CIOs committing to more population health technology
As healthcare stakeholders improve on the technology they’ll need to support population health management, chief information officers (CIOs) say they’ll invest more money to support their population health and care coordination strategies, according to a report recently published by KPMG, LLP, an audit, tax and consulting firm.
The report, “Beyond Implementation: Optimizing EHRs to Realize Results,” documents the opinions of more than 100 members of the College of Healthcare Information Management Executives (CHIME), who ranked their top priority for capital investment over the next three years.
Thirty-eight percent of respondents identified electronic health record (EHR) optimization, followed by 21% who said investments in accountable care or population health technology are their top priority. Clinical and operational analytics technology placed third with 16%. Virtual or telehealth technology enhancements was next at 13%, followed by revenue cycle systems replacement at 7% and ERP systems replacement was last at 6%.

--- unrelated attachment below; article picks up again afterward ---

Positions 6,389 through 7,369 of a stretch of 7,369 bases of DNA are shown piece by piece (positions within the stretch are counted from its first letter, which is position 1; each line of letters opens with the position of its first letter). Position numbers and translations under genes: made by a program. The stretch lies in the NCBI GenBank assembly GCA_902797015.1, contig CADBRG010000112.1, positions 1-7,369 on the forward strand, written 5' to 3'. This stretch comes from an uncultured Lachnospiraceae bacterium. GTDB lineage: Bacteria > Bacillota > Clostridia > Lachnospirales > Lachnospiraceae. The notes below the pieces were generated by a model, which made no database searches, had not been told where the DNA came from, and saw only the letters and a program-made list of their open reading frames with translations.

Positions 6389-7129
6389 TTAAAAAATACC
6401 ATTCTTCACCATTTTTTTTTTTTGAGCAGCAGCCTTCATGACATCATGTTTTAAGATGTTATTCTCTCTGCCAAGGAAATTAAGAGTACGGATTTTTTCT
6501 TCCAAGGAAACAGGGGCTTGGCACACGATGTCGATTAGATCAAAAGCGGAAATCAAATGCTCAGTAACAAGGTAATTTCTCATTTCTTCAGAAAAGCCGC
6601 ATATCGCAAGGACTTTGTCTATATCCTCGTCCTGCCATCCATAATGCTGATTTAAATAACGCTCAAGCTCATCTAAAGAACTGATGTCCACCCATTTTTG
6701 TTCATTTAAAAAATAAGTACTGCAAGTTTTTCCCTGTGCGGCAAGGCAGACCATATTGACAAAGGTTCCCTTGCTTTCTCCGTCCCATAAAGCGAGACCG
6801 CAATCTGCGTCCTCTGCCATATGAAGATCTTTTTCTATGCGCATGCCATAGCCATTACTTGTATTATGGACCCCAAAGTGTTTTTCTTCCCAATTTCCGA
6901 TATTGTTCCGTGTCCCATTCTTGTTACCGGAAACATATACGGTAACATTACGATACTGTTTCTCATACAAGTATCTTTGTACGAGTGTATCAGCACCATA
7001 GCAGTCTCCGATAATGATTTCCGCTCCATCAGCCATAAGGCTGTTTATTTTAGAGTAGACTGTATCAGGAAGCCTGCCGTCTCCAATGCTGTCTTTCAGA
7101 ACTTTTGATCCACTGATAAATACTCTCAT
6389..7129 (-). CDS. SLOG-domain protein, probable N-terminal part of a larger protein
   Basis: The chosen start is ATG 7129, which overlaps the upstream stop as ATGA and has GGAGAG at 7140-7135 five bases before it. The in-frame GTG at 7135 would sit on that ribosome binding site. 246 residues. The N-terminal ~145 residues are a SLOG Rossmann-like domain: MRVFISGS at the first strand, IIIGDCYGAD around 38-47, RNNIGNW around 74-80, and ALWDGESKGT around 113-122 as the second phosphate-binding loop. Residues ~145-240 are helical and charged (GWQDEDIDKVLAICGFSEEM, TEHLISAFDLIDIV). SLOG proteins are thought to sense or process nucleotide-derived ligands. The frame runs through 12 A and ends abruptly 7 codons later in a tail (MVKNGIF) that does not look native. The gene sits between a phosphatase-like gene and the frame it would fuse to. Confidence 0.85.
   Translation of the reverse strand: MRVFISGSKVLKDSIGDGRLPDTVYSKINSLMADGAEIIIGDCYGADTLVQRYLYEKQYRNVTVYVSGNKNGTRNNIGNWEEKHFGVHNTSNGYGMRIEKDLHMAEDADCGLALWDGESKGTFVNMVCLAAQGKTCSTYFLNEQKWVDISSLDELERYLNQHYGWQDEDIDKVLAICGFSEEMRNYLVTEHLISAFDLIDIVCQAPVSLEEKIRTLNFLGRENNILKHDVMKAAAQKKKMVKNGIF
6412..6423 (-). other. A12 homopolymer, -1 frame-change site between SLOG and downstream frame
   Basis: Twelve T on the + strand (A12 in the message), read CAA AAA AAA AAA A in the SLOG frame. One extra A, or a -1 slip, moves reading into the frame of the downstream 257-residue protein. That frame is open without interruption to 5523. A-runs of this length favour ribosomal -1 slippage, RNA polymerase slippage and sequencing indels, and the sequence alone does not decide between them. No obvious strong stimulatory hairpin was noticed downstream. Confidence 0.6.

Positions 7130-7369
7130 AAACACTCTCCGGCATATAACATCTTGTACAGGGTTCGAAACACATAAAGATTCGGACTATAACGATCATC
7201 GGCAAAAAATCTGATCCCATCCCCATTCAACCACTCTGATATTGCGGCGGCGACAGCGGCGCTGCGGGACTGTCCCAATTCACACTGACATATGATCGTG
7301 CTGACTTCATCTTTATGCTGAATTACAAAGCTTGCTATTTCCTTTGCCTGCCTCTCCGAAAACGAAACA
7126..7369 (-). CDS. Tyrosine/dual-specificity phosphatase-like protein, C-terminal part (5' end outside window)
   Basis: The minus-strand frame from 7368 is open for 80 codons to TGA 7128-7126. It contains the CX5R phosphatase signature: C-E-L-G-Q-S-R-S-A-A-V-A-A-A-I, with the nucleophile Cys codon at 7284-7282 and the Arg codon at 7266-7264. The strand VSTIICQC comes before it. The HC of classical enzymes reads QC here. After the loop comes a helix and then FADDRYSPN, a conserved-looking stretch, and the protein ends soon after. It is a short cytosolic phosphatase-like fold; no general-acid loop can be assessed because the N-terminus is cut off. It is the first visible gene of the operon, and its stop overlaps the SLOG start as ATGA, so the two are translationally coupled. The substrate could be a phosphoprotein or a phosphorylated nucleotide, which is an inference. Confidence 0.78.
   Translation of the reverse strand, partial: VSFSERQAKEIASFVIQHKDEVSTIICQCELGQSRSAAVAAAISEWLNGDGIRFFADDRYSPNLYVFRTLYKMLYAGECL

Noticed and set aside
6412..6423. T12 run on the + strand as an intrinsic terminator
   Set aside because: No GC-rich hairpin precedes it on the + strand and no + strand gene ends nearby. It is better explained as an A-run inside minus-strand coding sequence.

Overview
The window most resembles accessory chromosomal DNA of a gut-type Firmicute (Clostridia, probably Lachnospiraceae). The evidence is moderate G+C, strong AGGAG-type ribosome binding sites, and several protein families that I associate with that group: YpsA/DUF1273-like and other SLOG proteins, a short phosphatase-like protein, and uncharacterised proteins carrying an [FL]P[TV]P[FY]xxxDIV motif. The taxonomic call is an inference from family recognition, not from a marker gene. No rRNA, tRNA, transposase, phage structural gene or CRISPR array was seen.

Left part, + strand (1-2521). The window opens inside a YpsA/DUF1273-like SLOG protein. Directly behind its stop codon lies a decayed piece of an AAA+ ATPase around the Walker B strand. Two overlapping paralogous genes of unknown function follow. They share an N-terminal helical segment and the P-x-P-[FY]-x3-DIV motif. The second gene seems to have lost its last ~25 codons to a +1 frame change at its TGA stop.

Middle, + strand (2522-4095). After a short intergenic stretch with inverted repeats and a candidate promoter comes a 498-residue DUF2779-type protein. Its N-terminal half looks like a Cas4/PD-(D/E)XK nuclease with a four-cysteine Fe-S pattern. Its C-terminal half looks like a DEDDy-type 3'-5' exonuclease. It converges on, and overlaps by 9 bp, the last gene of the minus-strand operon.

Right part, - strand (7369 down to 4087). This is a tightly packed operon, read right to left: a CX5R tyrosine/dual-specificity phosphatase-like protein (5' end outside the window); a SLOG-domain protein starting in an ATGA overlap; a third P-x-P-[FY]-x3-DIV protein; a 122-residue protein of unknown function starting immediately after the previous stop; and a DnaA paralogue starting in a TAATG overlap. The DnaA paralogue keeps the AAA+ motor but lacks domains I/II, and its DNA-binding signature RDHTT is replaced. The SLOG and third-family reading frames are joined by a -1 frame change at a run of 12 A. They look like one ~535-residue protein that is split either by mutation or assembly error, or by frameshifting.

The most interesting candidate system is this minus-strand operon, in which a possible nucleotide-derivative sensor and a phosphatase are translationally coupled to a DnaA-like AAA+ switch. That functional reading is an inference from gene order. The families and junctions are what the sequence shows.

“A good population health IT infrastructure is going to require capturing data from many different types of technologies such as EHRs, mobile devices, claims data software and telehealth systems,” said Ralph Fargnoli, advisory managing director at KPMG. “In addition, the appropriate software is needed to aggregate and analyzed patient data before physicians can find trends and patterns relating to treatment and outcomes of the group of patients being followed.”
Fargnoli told Medical Economics that one key element to building a successful population health management program is to create interoperable EHRs that will allow care teams to securely share quality data to help them make informed decisions in a timely manner.
However, creating the right IT system to follow large groups of patients can be challenging.
In a 2016 KPMG report, researchers concluded that health organizations still suffer from a fragmented system where care is delivered in silos, data is not shared across the continuum of care, patients are engaged on a reactive basis and patient data is used only when care is administered.